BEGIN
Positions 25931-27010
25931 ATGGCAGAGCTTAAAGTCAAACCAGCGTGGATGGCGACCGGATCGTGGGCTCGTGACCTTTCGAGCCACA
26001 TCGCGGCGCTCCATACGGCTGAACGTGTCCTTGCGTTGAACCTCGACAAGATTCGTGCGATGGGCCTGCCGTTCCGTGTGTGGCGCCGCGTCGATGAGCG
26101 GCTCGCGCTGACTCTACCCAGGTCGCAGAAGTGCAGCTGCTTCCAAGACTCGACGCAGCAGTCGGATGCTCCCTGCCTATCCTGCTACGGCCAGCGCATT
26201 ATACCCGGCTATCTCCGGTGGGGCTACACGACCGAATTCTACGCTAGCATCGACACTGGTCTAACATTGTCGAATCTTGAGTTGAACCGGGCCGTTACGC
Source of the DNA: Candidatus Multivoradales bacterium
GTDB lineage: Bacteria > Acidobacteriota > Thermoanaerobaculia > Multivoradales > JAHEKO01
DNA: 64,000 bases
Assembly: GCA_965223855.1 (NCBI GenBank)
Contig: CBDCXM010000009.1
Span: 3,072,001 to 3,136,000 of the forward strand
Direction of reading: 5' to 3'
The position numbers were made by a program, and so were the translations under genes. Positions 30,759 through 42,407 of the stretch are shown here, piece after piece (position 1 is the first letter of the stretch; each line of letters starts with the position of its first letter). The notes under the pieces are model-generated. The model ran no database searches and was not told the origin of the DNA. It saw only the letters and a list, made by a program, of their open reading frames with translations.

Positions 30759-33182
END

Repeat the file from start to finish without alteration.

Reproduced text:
Positions 25931-27010
25931 ATGGCAGAGCTTAAAGTCAAACCAGCGTGGATGGCGACCGGATCGTGGGCTCGTGACCTTTCGAGCCACA
26001 TCGCGGCGCTCCATACGGCTGAACGTGTCCTTGCGTTGAACCTCGACAAGATTCGTGCGATGGGCCTGCCGTTCCGTGTGTGGCGCCGCGTCGATGAGCG
26101 GCTCGCGCTGACTCTACCCAGGTCGCAGAAGTGCAGCTGCTTCCAAGACTCGACGCAGCAGTCGGATGCTCCCTGCCTATCCTGCTACGGCCAGCGCATT
26201 ATACCCGGCTATCTCCGGTGGGGCTACACGACCGAATTCTACGCTAGCATCGACACTGGTCTAACATTGTCGAATCTTGAGTTGAACCGGGCCGTTACGC
Source of the DNA: Candidatus Multivoradales bacterium
GTDB lineage: Bacteria > Acidobacteriota > Thermoanaerobaculia > Multivoradales > JAHEKO01
DNA: 64,000 bases
Assembly: GCA_965223855.1 (NCBI GenBank)
Contig: CBDCXM010000009.1
Span: 3,072,001 to 3,136,000 of the forward strand
Direction of reading: 5' to 3'
The position numbers were made by a program, and so were the translations under genes. Positions 30,759 through 42,407 of the stretch are shown here, piece after piece (position 1 is the first letter of the stretch; each line of letters starts with the position of its first letter). The notes under the pieces are model-generated. The model ran no database searches and was not told the origin of the DNA. It saw only the letters and a list, made by a program, of their open reading frames with translations.

Positions 30759-33182